Gender Gaps in STEM

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It is no secret that there are less women in STEM professions than men. The question is why? Women now account for over 50% of university enrollments in the majority of North American universities, so this gender gap in STEM professions is not a result of a gender gap in university education in general. Rather, this gender gap is a result of many different psychological and societal factors that can be revamped with the right approach. While women are now being appropriately represented in some STEM fields, there are still several fields where women are considerably underrepresented, the most prevalent of which being engineering [1].


Several factors play into the existence of the gender gap in STEM, and it is important that we as a society work to bridge the gap for various reasons. Computer occupations combined with engineering occupations make up nearly 65% of all STEM jobs [2] meaning that involvement within these professions offers several job opportunities and lower unemployment rates. Besides the higher wages and the increased number of jobs, in this day and age it is crucial to have diverse perspectives in every industry which is why the underrepresentation of women in many STEM disciplines cannot be simply overlooked. 


The environments in which children grow up have a huge impact on their future occupational decisions [3], so it is of utmost importance that we as a society work to combat STEM stereotypes in order to prevent girls from self-selecting out of male-dominated STEM professions. The myth that boys are innately good at math while girls are not is one that circulates through society to this day. Hearing this, girls internalize the fact that they’re naturally not good at math, resulting in a lack of confidence in their mathematical abilities, ultimately leading them to perform worse than boys on math tests. Also, due to the fact that boys are given toys, such as blocks, that enhance spatial visual skills, they tend to perform better in math than girls as spatial visualization is correlated with mathematical ability. This causes girls to opt out of STEM professions, thus beginning the gender gap in STEM. In addition, many girls don’t want to be in a profession that is male-dominated as they perceive situations in which they are not surrounded by members of their own gender as uncomfortable and intimidating. Therefore, it is essential that children are encouraged to mingle with other children of the opposite gender from a young age so that when the time comes for choosing which occupation to pursue, the representation of gender in that profession does not play into that life-changing decision.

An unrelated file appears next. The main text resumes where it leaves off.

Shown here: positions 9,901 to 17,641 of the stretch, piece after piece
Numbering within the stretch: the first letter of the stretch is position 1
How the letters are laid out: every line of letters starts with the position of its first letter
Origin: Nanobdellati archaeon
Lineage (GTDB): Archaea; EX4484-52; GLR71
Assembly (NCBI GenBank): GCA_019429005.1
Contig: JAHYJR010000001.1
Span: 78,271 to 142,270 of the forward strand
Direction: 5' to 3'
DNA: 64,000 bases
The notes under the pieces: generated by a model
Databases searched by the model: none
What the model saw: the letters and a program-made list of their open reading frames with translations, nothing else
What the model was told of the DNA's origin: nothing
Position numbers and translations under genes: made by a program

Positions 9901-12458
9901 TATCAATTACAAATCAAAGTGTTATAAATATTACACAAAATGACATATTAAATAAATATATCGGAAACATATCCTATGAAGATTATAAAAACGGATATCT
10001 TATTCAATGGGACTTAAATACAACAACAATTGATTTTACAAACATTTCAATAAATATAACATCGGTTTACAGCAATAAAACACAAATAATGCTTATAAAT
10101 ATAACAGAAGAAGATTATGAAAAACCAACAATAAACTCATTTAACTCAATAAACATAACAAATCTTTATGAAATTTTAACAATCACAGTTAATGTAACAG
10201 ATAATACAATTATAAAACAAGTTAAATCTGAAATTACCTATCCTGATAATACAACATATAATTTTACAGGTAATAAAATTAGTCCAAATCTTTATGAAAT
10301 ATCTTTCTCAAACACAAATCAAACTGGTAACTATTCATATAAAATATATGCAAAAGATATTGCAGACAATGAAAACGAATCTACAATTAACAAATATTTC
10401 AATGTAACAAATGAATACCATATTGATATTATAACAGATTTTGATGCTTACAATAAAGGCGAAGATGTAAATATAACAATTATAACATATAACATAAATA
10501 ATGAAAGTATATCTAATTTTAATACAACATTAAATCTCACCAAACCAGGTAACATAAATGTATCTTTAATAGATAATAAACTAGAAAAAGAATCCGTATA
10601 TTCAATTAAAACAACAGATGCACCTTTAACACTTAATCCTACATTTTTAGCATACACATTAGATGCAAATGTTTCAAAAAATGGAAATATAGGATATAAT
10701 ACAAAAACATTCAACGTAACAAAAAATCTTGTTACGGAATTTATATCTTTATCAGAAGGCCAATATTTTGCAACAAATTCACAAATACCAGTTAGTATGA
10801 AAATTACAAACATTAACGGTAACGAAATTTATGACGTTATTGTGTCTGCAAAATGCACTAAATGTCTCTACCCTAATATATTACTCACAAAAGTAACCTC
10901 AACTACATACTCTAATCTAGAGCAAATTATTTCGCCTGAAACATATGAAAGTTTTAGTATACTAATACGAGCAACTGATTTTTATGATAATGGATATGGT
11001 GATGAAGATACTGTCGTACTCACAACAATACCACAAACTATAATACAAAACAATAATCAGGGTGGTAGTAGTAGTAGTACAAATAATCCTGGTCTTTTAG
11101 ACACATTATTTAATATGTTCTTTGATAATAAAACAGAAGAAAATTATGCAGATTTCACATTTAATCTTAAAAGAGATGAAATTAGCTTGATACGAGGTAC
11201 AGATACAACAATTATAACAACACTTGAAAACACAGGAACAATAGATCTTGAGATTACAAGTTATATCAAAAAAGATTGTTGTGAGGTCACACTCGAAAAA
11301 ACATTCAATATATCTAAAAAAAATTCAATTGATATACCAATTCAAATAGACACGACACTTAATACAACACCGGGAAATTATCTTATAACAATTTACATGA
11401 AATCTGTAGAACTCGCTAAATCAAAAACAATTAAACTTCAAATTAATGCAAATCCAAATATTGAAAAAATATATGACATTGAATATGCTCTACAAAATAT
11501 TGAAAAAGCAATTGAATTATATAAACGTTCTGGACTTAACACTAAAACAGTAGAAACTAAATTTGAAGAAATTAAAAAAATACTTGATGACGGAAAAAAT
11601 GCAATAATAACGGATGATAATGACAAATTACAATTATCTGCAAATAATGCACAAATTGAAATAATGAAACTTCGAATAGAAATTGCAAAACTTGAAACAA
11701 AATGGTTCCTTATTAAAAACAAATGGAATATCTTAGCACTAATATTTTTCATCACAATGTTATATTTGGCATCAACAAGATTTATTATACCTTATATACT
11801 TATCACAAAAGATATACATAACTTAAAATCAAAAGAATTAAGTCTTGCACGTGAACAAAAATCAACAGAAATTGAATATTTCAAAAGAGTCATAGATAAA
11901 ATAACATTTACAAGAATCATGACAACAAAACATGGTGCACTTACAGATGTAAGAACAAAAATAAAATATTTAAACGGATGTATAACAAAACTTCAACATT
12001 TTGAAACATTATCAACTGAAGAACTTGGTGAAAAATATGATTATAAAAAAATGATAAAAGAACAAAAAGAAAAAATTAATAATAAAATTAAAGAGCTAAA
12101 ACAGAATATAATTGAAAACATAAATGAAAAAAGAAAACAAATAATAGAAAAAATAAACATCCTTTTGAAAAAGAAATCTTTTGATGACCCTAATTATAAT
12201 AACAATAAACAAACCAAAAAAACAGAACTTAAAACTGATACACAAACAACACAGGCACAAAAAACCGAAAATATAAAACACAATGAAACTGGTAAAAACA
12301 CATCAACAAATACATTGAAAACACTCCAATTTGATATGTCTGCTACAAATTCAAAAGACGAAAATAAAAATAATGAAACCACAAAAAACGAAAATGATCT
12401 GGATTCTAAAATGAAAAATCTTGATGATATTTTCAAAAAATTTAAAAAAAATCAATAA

STEM consists of a wide variety of professions which not only contribute to boosting the economy, but also will be increasingly important in the future. Getting involved in STEM offers individuals many opportunities, and everyone, no matter their gender, deserves to have those opportunities. Addressing the gender gap that exists in STEM professions will allow individuals to make more fulfilling career decisions so that they can reach their full potential, while allowing STEM professions as a whole to reach their full potential as well. 







  1. Frontiers | The Gender Gap in STEM Fields: The Impact of the Gender Stereotype of Math and Science on Secondary Students’ Career Aspirations | Education (




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